Bill and I got to watch some of the Super Special which took place after the first service on day two. We drove about 20 minutes to a large construction area, a pit where the spectators stood above the cars by about 20 feet, around it’s perimeter. It looked to be a sand pit with a twisty road around the piles. It was a cool stage, the road lined with deep snow. Lauchlin posted the fastest time overall there, one of his 3 stage wins of the weekend. That pumped us up.
We finished 4th in class and 11th overall. Perhaps nothing to write home about but we did earn points toward the championship. Bill got home last night after another marathon drive. Today we’ll unload all of our tools and begin work on the car for 100 Acre Wood Rally in Missouri. The car will be in the air by the end of the day getting torn down for inspection.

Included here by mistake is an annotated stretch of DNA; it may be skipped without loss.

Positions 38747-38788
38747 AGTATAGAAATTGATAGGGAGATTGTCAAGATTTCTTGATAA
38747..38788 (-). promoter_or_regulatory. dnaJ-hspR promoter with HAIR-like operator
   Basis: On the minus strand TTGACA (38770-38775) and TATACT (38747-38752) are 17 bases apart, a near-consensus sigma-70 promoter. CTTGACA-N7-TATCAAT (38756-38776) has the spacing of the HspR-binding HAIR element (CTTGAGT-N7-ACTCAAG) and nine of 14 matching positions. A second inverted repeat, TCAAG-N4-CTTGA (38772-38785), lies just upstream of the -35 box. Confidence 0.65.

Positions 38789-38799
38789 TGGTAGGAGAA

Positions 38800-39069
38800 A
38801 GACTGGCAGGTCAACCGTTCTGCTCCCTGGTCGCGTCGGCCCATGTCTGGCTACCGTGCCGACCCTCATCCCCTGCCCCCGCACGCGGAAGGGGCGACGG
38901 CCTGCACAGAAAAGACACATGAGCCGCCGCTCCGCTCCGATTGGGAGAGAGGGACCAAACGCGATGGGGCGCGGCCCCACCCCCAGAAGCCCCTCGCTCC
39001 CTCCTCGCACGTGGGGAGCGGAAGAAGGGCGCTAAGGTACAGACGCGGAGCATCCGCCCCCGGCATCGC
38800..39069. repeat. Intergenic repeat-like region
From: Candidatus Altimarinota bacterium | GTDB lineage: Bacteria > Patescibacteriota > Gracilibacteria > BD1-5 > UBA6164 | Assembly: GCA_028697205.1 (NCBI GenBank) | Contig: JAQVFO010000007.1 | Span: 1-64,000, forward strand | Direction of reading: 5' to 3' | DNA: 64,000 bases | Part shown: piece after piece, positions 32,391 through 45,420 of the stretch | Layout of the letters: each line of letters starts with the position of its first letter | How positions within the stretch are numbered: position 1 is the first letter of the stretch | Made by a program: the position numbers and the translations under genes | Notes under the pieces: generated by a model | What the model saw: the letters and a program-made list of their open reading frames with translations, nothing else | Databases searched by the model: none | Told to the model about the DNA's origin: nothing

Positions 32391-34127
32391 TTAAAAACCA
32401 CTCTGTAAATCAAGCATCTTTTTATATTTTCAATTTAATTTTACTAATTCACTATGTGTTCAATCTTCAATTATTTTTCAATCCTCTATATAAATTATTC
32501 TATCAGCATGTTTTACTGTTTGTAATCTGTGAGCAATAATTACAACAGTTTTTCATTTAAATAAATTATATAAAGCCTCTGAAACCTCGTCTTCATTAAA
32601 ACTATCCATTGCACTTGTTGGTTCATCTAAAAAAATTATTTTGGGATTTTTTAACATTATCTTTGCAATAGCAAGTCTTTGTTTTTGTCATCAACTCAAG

We have a great team with a fast driver we just need a little of that missing luck and some organization for the next rally. We have a couple of weeks to make that happen. There are also some big updates and news coming our way via Rally Tire. Check their site for product updates soon.
One more photo from Mike at World Rally Sport!
Bill also reports that the Canada Creek Ranch has one of the best breakfasts he’s ever had.